Georgia gives Democrats a Senate majority


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Senators Kelly Loeffler and David Perdue faced off against Democratic challengers Reverend Raphael Warnock and Jon Ossof (respectively) in the state of Georgia. Photo by Yahoo News

Paul Proteau, Editor

Following the last two Senate races of the 2020 election cycle on January 5, Democrats have control of the Senate (by a very narrow majority) for the first time since 2015. Democratic candidates Jon Ossof and Reverend Raphael Warnock have both won their senate seats in the state of Georgia.

Ossof, who has previous involvement in politics as a candidate for the house in 2017 and as an aide to Democratic Congressman Hank Johnson, squared off against incumbent Republican Senator David Perdue. Ossof and Perdue initially fought for the seat in the November general election, but neither candidate won. In order to have won the seat in November, one candidate would’ve had to receive a majority in the votes. Perdue won a plurality of the vote (49.73% to 47.95%), however, he fell to Ossof by a tight margin of about 1%.

Warnock is the Senior Pastor at Ebenezer Baptist Church in Atlanta (where Martin Luther King Jr. served as a pastor) and a political activist. Warnock and incumbent Republican Senator Kelly Loeffler also initially ran for the seat back in November.

Loeffler was appointed by Georgia Governor Brian Kemp (R) in December of 2019 to replace fellow Republican Johnny Isakson who had resigned his senate seat. Because of this, Loeffler was required to undergo a special election to retain her seat for another two years.

In the November election, Loeffler and Warnock had to fight their way through over a dozen candidates in a blanket primary. In a blanket primary, there is an open ballot for those who qualify, meaning they both had to fight against their own party and candidates of other various affiliations. Because they were the top two candidates with neither achieving a majority in the vote share (32.9% to 25.91%, Warnock to Loeffler respectively), they had to go through a runoff election similar to Ossof and Perdue.

Warnock beat Loeffler by about 1.8%. Both races have some outstanding votes, mainly expected to favor the Democrats. Polls typically were tight, but they generally gave Democrats a tilting edge over their Republican incumbents.

Ossoff with be the first Jewish senator to represent Georgia and will also make history as the first millennial to serve in the Senate. Warnock will be the first black Democrat to represent a southern state in the Senate. Warnock will be up for re-election in 2022 as a Class III senator.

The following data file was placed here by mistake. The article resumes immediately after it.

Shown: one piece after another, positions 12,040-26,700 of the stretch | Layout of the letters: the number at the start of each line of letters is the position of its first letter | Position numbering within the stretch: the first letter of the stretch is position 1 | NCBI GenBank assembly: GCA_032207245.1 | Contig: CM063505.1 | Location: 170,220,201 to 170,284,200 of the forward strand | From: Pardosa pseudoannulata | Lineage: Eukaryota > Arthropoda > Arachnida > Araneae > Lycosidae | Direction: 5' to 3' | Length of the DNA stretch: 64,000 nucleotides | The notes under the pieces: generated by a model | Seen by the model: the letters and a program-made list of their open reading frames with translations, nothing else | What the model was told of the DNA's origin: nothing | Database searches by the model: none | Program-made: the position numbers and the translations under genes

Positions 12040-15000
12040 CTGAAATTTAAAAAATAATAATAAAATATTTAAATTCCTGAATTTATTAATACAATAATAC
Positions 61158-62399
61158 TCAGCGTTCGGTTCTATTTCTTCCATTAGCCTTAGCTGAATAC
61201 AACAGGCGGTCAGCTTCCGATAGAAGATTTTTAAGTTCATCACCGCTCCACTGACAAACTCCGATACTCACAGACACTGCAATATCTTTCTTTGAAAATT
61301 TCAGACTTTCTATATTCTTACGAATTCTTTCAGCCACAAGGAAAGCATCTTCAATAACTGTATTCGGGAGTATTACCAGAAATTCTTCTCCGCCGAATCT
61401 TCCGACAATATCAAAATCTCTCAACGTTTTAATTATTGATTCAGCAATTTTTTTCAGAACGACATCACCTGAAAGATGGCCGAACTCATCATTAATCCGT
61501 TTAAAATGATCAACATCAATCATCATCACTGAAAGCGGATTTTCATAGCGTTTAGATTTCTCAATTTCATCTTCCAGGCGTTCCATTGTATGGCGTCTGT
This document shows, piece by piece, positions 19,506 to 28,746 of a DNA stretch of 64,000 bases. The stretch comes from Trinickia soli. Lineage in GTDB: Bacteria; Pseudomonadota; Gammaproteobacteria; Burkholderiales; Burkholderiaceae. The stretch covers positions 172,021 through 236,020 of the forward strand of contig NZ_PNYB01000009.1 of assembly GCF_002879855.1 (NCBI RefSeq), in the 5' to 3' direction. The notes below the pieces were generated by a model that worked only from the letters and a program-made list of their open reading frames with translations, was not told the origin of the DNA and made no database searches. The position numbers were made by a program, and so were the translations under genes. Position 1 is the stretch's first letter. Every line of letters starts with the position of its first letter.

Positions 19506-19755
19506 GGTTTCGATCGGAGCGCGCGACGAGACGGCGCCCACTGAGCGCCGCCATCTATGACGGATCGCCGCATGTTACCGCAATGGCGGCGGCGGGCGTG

The last Democratic senator from Georgia was Zell Miller, who was elected in 2000 and served only one term. Though having been one of America’s reddest states in the 21st century, demographic shifts have made Georgia a lot more competitive in the last four years. Notably, in 2018, Democratic nominee Stacy Abrams almost made history by nearly winning the governorship, which would have made her the first black female governor in the United States.

Abrams has since gone on to form Fair Fight 2020, an organization that fights voter suppression and lead the charge in Georgia to increase turnout in predominantly black populated parts of the state such as Atlanta and surrounding suburbs. This initiative along with weak Republican turnout and shifts in suburbs in general lead to the flip in the senate. Some of these factors also helped President-elect Joe Biden carry the state in November, being the first Democrat to win Georgia since Bill Clinton in 1992.

Georgia left the country in suspense for two months on who would lead the Senate. Prior to these runoff races, Democrats had flipped two seats in the senate (Arizona and Colorado) while Republicans had flipped one seat (Alabama). After a net gain of two seats following the 2018 midterms, Republicans had lost a net of three seats. The current makeup of the Senate is 50/50 split between Republicans and Democrats (two independent affiliated senators caucus with the Democrats). However, Democrats will likely hold the majority because Vice President Kamala Harris will hold the soul tie breaking vote upon her inauguration.

With the tiniest majority in the Senate, Democrats will have the capability to approve Biden’s cabinet members, confirm Justices to the Supreme Court, and aid in making some of Biden’s proposals into law. Because of the narrow Democratic majority in both houses of Congress, Democrats may have to resort to compromising with Republicans on certain laws and might dampen certain liberal proposals.

New York Senator Charles “Chuck” Schumer is the new presumptive majority leader in the Senate. Schumer will presumably make history as he will be the first Jewish Senate Majority Leader.